Agriculture, Botanyto become established, as a crop or plant, after germination and sprouting.
Idiomscatch a crab, (in rowing) to bungle a stroke by failing to get the oar into the water at the beginning or by failing to withdraw it properly at the end.
catch at, to grasp at eagerly;
accept readily:He caught at the chance to get free tickets.
Nauticalcatch a turn, [Naut.]to wind a rope around a bitt, capstan, etc., for one full turn.
catch it, [Informal.]to receive a reprimand or punishment:He'll catch it from his mother for tearing his good trousers again.
- to become popular:That new song is beginning to catch on.
- to grasp mentally; understand:You'd think he'd catch on that he's boring us.
British Termscatch out, [Chiefly Brit.]to catch or discover (a person) in deceit or an error.
- [New England.](in cooking) to scorch or burn slightly;
sear:A pot roast is better if allowed to catch on.
- to lift or snatch suddenly:Leaves were caught up in the wind.
- to bring or get up to date (often fol. by on or with):to catch up on one's reading.
- to come up to or overtake (something or someone) (usually fol. by with):to catch up with the leader in a race.
- to become involved or entangled with:caught up in the excitement of the crowd.
- to point out to (a person) minor errors, untruths, etc. (usually fol. by on):We caught the teacher up on a number of factual details.
- [Falconry.]to capture for further training (a hawk that has been flown at hack).
the act of catching.
anything that catches, esp. a device for checking motion, as a latch on a door.
any tricky or concealed drawback:It seems so easy that there must be a catch somewhere.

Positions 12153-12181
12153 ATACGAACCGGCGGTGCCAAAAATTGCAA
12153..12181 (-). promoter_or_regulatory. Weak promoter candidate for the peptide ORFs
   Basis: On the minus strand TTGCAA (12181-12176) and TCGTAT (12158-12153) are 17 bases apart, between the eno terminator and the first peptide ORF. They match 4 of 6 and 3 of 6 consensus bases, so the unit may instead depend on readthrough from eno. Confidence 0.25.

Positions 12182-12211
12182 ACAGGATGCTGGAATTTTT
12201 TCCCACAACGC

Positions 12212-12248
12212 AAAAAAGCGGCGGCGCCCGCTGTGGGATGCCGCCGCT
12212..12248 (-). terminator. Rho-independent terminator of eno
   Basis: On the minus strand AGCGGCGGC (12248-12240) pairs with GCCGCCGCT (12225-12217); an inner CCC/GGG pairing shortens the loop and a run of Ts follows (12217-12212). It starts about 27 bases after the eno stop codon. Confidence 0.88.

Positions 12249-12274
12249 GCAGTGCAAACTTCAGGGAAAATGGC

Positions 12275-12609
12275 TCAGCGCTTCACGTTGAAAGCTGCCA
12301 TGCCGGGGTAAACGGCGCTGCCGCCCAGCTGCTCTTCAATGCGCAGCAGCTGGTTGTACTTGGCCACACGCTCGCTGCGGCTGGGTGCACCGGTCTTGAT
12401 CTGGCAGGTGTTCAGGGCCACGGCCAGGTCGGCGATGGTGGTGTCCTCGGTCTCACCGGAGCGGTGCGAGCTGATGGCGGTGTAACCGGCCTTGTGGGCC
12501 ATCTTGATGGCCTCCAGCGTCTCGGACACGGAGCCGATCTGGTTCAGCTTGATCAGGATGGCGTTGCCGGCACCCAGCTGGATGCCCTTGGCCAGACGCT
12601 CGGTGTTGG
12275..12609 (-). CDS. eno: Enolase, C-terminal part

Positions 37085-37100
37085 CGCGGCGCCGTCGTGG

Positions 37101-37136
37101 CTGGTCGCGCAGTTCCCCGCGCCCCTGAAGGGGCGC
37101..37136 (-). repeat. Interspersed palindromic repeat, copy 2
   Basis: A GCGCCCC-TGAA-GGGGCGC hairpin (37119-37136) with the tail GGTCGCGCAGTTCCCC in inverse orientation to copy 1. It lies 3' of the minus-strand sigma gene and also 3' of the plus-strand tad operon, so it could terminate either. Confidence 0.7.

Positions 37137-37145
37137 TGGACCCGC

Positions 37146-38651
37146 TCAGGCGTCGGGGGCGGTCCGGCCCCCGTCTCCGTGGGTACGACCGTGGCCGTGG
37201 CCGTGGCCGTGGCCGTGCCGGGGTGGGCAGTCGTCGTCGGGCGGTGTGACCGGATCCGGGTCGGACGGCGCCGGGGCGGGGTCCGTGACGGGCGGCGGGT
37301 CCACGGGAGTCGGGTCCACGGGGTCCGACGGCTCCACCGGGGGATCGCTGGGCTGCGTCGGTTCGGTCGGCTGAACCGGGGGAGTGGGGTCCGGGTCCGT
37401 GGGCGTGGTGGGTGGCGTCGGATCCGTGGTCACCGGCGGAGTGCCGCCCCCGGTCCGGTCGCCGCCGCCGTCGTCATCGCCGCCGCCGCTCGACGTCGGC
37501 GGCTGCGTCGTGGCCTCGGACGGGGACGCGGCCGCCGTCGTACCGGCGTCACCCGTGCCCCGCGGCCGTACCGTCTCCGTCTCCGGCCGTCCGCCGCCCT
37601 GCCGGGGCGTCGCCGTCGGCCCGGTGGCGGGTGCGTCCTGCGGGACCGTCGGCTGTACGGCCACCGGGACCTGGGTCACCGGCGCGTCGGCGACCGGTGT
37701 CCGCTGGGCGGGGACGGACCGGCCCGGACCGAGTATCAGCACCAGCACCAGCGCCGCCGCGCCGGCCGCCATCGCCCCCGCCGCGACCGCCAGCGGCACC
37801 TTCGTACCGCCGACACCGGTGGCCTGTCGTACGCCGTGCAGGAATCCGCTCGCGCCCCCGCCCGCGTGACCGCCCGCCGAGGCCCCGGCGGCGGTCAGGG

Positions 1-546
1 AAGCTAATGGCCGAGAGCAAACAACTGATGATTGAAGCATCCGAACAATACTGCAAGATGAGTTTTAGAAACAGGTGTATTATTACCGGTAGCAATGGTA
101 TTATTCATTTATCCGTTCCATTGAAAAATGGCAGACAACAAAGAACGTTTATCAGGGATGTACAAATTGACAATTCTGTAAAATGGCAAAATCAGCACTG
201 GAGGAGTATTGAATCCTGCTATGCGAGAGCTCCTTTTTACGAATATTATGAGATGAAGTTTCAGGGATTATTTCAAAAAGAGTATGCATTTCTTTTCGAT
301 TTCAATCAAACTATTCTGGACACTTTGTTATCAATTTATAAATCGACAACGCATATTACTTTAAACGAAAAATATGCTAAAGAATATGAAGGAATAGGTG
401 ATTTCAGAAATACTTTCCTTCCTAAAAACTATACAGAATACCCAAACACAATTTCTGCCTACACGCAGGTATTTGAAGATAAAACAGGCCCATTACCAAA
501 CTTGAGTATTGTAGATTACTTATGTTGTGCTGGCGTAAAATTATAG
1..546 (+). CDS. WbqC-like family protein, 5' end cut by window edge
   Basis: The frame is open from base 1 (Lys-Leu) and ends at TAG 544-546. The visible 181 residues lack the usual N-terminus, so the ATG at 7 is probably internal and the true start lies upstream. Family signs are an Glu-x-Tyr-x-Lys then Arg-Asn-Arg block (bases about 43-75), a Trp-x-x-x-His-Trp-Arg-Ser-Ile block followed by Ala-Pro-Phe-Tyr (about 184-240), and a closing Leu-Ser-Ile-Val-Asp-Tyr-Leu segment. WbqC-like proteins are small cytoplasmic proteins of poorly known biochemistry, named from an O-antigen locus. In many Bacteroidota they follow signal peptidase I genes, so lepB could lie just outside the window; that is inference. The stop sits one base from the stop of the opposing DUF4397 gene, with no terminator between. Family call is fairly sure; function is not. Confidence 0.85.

a slight, momentary break or crack in the voice.
that which is caught, as a quantity of fish:The fisherman brought home a large catch.
a person or thing worth getting, esp. a person regarded as a desirable matrimonial prospect:My mother thinks Pat would be quite a catch.
Gamesa game in which a ball is thrown from one person to another:to play catch; to have a catch.
a fragment:catches of a song.
Music and Dance[Music.]a round, esp. one in which the words are so arranged as to produce ludicrous effects.
Sport[Sports.]the catching and holding of a batted or thrown ball before it touches the ground.
Sport[Rowing.]the first part of the stroke, consisting of the placing of the oar into the water.
Agriculture[Agric.]the establishment of a crop from seed:a catch of clover.
catchy (def. 3).
- [South Midland and Southern U.S.]to harness (a horse or mule).
Catch, clutch, grasp, seize imply taking hold suddenly of something. To catch may be to reach after and get:He caught my hand.To clutch is to take firm hold of (often out of fear or nervousness), and retain:The child clutched her mother's hand.To grasp also suggests both getting and keeping hold of, with a connotation of eagerness and alertness, rather than fear (literally or figuratively):to grasp someone's hand in welcome; to grasp an idea.To seize implies the use of force or energy in taking hold of suddenly (literally or figuratively):to seize a criminal; to seize an opportunity.17 . enchant, fascinate, win.35 . capture, apprehension, arrest.36 . ratchet, bolt.